So why show up?  Well, look at the crèche!  This is precisely where God dwells.  This is precisely where Jesus becomes Emmanuel – literally a Hebrew language reference to God pitching his tent and dwelling in our midst. God deliberately chooses to show forth his presence to us in the midst of “straw poverty” and as a result of a very unusual family of origin as well as a very unusual pregnancy – the virgin birth.

So why show up?  Well, if you don’t want to look at the crèche then look in the mirror.  Might that reflection be someone in need of God’s love, God’s grace and God’s salvation? The Good News from this genealogy of Jesus found in St. Matthew’s Gospel is that we’re never too crazy, too dumb, too clumsy, too inept, too unskilled or too incompetent to be part of salvation history. Remember: Grace is like snow. It helps us see the everyday of our lives differently – charged with the beauty of God!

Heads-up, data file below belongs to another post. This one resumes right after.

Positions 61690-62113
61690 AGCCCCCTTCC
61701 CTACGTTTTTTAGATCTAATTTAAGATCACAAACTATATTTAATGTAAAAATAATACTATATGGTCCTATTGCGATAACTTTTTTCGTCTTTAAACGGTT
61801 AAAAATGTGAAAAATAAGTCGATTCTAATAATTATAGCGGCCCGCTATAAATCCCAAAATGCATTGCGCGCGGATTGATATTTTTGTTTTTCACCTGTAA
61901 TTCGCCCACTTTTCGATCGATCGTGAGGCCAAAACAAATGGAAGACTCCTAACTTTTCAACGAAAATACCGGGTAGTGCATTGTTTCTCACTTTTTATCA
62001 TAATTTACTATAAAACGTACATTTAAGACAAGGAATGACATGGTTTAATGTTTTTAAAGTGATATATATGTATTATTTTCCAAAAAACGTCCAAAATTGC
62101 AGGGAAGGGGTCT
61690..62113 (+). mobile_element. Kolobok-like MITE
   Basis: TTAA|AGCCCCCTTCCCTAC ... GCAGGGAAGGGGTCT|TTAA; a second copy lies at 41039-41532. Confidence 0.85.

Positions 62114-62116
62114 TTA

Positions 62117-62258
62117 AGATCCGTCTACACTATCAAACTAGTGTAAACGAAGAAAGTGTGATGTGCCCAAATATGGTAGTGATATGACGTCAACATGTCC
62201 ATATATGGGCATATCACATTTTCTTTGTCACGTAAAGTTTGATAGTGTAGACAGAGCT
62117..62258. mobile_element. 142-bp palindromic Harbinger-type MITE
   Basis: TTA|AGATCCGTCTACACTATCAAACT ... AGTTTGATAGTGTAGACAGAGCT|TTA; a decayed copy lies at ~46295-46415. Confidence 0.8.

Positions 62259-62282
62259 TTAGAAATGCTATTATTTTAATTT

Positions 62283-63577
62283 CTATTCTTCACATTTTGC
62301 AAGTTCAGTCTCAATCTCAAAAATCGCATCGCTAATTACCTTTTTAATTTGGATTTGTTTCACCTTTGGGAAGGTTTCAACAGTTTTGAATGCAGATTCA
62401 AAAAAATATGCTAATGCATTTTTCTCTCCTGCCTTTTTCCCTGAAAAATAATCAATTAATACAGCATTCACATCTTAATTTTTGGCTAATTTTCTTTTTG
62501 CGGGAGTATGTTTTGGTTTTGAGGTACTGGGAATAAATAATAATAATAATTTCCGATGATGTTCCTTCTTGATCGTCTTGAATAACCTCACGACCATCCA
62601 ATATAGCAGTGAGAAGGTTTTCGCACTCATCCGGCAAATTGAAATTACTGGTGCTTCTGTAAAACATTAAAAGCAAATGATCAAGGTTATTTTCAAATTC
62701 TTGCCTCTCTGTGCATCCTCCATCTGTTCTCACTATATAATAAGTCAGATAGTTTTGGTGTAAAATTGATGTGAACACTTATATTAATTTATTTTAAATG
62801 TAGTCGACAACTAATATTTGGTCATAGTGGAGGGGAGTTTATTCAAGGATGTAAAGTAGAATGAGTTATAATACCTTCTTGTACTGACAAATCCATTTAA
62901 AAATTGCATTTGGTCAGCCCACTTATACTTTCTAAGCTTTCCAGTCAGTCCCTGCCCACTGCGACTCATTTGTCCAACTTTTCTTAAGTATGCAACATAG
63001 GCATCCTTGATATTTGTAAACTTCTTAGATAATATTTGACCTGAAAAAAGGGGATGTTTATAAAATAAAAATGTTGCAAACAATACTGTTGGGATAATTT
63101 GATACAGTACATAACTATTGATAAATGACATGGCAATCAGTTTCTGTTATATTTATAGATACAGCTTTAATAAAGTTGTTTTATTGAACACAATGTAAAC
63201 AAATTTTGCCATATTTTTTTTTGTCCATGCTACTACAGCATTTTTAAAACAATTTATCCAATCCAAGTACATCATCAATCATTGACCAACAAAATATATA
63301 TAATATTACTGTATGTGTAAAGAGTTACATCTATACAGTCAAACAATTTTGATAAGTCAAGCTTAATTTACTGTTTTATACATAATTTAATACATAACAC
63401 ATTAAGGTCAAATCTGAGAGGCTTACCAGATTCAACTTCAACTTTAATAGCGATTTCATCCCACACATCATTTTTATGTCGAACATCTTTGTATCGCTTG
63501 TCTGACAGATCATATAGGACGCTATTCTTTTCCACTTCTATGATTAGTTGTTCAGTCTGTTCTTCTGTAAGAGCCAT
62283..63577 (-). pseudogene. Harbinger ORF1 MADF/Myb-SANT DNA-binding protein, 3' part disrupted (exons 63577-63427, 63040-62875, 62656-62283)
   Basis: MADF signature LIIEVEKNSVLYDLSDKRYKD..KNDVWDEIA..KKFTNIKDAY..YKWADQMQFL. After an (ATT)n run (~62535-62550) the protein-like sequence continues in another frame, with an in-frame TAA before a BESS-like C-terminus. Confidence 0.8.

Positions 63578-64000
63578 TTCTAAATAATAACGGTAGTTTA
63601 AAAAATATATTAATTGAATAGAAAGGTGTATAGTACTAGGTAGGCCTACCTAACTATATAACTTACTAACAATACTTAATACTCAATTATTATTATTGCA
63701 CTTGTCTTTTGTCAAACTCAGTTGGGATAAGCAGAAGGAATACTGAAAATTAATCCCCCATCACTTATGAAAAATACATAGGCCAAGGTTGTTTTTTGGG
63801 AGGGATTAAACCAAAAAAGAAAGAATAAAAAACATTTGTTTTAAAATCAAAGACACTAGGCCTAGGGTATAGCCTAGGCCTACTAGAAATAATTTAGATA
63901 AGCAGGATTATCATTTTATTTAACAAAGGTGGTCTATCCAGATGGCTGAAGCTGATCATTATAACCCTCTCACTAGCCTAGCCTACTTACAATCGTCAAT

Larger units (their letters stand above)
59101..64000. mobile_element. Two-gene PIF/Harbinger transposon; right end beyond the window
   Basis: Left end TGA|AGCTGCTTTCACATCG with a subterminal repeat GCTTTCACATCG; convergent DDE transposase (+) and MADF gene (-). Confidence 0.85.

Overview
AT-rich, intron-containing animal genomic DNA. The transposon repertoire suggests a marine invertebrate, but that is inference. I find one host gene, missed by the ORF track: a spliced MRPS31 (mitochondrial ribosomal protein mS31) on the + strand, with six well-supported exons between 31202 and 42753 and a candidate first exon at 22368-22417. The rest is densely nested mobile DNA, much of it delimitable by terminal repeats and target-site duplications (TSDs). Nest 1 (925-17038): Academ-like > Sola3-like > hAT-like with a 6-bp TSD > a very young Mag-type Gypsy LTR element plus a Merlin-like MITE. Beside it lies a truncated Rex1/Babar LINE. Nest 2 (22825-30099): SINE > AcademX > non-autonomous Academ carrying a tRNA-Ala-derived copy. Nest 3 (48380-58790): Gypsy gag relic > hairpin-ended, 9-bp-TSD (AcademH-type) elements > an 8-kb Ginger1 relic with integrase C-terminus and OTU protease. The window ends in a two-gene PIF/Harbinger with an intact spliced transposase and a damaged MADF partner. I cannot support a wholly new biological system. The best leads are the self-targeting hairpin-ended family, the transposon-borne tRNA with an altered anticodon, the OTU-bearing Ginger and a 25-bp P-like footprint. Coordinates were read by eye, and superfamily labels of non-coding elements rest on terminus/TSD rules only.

So welcome home!  If you’ve been away, welcome to your family of faith!  Welcome to Church!  Welcome to the “Year of Grace.”  Welcome to the crazy and unlikely place where your faith was born.  Merry Christmas!  Peace be with you!

Photo: “Adoration of the Magi,” (1632) – Rembrandt von Rijn